The Court took note of the nature of a typical secondment arrangement wherein employees of overseas entities are deputed to the host entity on its request (Indian entity in this case) to meet its specific requirements. It was further noted that the secondees work under the control and supervision of the Indian entity and in relation to its work responsibilities. Social security legislations of the secondee's home country and business considerations result in payroll retention and salary payment by the foreign entity, which is claimed as reimbursement from the host entity.
Referring to the documents on record, the Hon'ble Supreme Court made the following observations:
Basis the above, the Supreme Court observed that the assessee had operational/functional control over the seconded employees and it was liable for the tasks assigned to such employees. Due to the payments being made by the assessee of an amount equivalent to salaries (via reimbursement) because of the overseas company's obligation to maintain the seconded employees on its payrolls, two consequences arose (i) the seconded employees continued on the payrolls of the overseas company; and (ii) the assessee had to bear the burden as the seconded employees were performing jobs in relation to the assessee's works.
In the facts of the case, certain key observations were made by the Apex Court:
In view of the foregoing, the Hon'ble Supreme Court held that while the assessee inter alia had control over the seconded employees, the overseas employer seconded such employees in relation to its business, paid their salaries, for whatever reason. Furthermore, during the secondment the terms of employment of the seconded employees were in accordance with the overseas company's policy who is their employer, and such seconded employees returned to their original places upon cessation of the secondment.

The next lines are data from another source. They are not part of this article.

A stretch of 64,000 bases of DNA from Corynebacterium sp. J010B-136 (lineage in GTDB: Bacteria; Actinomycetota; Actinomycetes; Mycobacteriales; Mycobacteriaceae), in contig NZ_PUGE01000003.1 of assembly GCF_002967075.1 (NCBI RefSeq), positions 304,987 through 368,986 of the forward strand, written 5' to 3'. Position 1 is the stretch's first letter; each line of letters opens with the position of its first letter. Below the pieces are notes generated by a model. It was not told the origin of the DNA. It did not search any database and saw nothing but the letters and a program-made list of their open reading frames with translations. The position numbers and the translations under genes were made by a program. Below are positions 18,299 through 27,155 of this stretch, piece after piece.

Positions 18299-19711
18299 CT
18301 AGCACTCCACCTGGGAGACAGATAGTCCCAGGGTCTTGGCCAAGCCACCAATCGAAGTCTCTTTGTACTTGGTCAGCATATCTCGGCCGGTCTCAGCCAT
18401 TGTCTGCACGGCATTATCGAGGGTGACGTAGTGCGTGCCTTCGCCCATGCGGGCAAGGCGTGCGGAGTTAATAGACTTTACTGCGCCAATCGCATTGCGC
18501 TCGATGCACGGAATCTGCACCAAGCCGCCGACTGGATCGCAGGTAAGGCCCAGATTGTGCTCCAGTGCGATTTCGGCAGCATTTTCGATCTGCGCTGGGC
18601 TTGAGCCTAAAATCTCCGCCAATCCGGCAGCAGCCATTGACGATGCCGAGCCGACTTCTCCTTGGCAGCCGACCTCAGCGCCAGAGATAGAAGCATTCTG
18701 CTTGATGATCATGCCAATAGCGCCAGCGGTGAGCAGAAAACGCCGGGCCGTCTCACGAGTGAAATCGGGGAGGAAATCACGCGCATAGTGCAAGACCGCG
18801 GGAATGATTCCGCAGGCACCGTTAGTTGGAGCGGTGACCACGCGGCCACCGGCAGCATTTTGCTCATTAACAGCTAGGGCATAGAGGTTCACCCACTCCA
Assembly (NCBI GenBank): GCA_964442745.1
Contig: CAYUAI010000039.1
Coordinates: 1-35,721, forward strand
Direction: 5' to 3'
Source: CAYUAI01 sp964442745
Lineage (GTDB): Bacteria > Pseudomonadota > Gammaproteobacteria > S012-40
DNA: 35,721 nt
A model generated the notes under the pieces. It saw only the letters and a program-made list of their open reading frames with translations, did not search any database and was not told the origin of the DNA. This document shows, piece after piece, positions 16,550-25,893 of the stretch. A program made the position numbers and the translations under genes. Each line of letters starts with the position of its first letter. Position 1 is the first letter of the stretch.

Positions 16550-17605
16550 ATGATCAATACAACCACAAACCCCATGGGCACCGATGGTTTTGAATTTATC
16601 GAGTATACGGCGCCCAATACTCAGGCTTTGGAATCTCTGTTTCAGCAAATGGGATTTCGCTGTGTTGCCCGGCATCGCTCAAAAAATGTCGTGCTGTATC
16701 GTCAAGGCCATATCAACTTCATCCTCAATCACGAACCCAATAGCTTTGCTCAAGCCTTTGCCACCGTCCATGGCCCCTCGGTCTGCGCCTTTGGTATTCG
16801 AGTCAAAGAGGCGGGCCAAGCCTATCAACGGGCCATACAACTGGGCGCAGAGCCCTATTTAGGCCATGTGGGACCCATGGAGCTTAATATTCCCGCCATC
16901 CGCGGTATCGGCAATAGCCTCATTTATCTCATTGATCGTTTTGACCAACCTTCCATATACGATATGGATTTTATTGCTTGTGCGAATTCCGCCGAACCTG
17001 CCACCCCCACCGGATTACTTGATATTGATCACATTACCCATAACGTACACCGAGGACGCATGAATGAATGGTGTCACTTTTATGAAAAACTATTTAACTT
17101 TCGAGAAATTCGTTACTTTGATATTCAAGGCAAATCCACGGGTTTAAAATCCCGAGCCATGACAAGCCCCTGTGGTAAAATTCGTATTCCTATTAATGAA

Accordingly, it was held that the assessee was service recipient of the overseas group company and the overseas company can be said to have provided manpower supply service, or a taxable service to the assessee, for the periods in question.
The Hon'ble Supreme Court's decision of holding the assessee liable to pay service tax under the erstwhile service tax regime will impact the secondment arrangements going forward. It would be necessary for Indian entities having seconded employees from overseas group companies to assess/re-assess the secondment arrangement and other allied agreements (if any) in view of the provisions of the extant Goods and Services Tax regime ad exposure of such arrangements to tax.
Disclaimer: LexCounsel provides this e-update on a complimentary basis solely for informational purposes. It is not intended to constitute, and should not be taken as, legal advice, or a communication intended to solicit or establish any attorney-client relationship between LexCounsel and the reader(s). LexCounsel shall not have any obligations or liabilities towards any acts or omission of any reader(s) consequent to any information contained in this e-newsletter. The readers are advised to consult competent professionals in their own judgment before acting on the basis of any information provided hereby.
  © Mondaq® Ltd 1994 – 2022. All Rights Reserved.

Passwords are Case Sensitive

Forgot your password?
Free, unlimited access to more than half a million articles (one-article limit removed) from the diverse perspectives of 5,000 leading law, accountancy and advisory firms
Articles tailored to your interests and optional alerts about important changes
Receive priority invitations to relevant webinars and events
You’ll only need to do it once, and readership information is just for authors and is never sold to third parties.
We need this to enable us to match you with other users from the same organisation. It is also part of the information that we share to our content providers (“Contributors”) who contribute Content for free for your use.

source

Leave a Comment